Kingdom of Germany 10th-century kingdom of Germany

The Kingdom of Germany or German Kingdom developed out of Eastern Francia, the eastern division of the former Carolingian Empire, over the 9th to 11th centuries. East Francia was formed by the Treaty of Verdun in 843, and was ruled by the Carolingian dynasty until 911, after which the kingship was elective. The initial electors were the rulers of the stem duchies, who generally chose one of their own. After 962, when Otto I was crowned emperor, East Francia formed the bulk of the Holy Roman Empire along with Italy; it later included Bohemia and Burgundy.

Third Crusade attempt by European leaders to reconquer the Holy Land from Saladin

The Third Crusade (1189–1192) was an attempt by the leaders of the three most powerful states of Western Christianity to reconquer the Holy Land following the capture of Jerusalem by the Ayyubid sultan, Saladin, in 1187. It was partially successful, recapturing the important cities of Acre and Jaffa, and reversing most of Saladin's conquests, but it failed to recapture Jerusalem, which was the major aim of the Crusade and its religious focus.

In 1297 King Philip IV of France invaded the Barrois because Count Henry III had given aid to his father-in-law, Edward I of England, when the latter intervened against France in the Franco-Flemish War. [1] In the Treaty of Bruges of 1301 Henry was forced to recognise all of his county west of the river Meuse as a fief of France. [1] [2] This was the origin of the Barrois mouvant: a territory that was turned into a fief was said to have "moved" and entered the mouvance of its suzerain. It was subject to the Parliament of Paris. The Treaty of Bruges did not represent any expansion of French territory. The territory to the west of the Meuse was French since the Treaty of Verdun of 843, but in 1301 it became a direct fief of the crown, including its allodial parts. [3]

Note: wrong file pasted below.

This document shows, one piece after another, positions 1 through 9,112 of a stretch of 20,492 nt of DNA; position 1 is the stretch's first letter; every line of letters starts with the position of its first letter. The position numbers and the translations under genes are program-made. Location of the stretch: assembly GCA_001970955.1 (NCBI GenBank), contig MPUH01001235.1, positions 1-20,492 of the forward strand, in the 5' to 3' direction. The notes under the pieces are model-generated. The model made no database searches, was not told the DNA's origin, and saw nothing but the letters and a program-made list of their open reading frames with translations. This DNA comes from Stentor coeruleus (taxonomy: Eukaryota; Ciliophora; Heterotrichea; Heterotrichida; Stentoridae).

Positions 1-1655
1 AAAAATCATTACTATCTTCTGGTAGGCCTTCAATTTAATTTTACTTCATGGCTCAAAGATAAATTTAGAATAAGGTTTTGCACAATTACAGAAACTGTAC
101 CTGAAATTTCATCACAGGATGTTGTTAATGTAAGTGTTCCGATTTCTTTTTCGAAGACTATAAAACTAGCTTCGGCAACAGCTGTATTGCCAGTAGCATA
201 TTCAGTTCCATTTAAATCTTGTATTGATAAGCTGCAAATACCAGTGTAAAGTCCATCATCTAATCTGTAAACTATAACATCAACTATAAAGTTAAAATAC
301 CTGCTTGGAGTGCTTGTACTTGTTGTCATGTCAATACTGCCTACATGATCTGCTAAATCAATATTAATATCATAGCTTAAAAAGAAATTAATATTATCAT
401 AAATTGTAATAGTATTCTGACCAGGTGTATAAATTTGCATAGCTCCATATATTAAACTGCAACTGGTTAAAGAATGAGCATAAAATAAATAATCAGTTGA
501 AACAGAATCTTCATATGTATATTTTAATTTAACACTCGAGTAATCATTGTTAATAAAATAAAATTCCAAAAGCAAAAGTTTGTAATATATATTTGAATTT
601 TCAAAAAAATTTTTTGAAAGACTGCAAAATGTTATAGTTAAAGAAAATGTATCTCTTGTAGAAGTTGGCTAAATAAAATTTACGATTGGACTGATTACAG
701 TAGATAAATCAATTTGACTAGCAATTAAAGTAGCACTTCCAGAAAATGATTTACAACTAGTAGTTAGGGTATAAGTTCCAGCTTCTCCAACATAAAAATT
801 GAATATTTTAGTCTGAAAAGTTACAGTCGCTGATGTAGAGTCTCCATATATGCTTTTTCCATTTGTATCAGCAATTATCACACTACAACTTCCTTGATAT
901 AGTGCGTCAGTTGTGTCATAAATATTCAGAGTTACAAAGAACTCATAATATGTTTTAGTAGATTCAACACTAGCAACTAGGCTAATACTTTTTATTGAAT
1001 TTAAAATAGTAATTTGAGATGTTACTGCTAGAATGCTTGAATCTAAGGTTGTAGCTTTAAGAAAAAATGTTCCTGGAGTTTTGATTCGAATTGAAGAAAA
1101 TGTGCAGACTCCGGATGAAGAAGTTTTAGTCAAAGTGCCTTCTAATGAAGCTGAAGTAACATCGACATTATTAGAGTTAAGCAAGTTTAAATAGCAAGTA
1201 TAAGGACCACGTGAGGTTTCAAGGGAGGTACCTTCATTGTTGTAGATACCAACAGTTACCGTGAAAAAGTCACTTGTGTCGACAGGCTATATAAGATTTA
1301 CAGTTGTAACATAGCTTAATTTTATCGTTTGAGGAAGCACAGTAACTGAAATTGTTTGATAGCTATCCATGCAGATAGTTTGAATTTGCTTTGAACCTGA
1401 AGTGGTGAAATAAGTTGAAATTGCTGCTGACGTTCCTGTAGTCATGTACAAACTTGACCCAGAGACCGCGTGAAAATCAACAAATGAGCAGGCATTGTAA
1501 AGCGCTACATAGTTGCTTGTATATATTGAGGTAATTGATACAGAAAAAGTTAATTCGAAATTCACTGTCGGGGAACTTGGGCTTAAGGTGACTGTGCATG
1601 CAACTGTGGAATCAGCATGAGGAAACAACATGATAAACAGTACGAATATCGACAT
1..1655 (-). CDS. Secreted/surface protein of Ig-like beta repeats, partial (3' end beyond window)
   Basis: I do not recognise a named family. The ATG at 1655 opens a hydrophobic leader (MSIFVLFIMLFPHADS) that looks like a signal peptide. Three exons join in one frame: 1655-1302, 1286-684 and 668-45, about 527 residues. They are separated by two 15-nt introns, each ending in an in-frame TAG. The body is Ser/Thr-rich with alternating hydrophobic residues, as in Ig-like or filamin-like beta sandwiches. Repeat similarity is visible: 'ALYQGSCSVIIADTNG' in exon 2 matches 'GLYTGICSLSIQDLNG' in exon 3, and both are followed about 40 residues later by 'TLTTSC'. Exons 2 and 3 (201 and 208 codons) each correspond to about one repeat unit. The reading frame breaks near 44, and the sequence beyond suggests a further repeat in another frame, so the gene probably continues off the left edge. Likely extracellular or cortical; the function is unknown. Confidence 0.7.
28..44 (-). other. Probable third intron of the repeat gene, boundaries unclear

Philip IV of France King of France 1285–1314

Philip IV, called Philip the Fair, was King of France from 1285 to 1314. By virtue of his marriage with Joan I of Navarre, he was also King of Navarre as Philip I from 1284 to 1305, as well as Count of Champagne. Although Philip was known as handsome, hence the epithet le Bel, his rigid and inflexible personality gained him other nicknames, such as the Iron King. His fierce opponent Bernard Saisset, bishop of Pamiers, said of him: "he is neither man nor beast. He is a statue."

Edward I of England 13th and 14th-century King of England and Duke of Aquitaine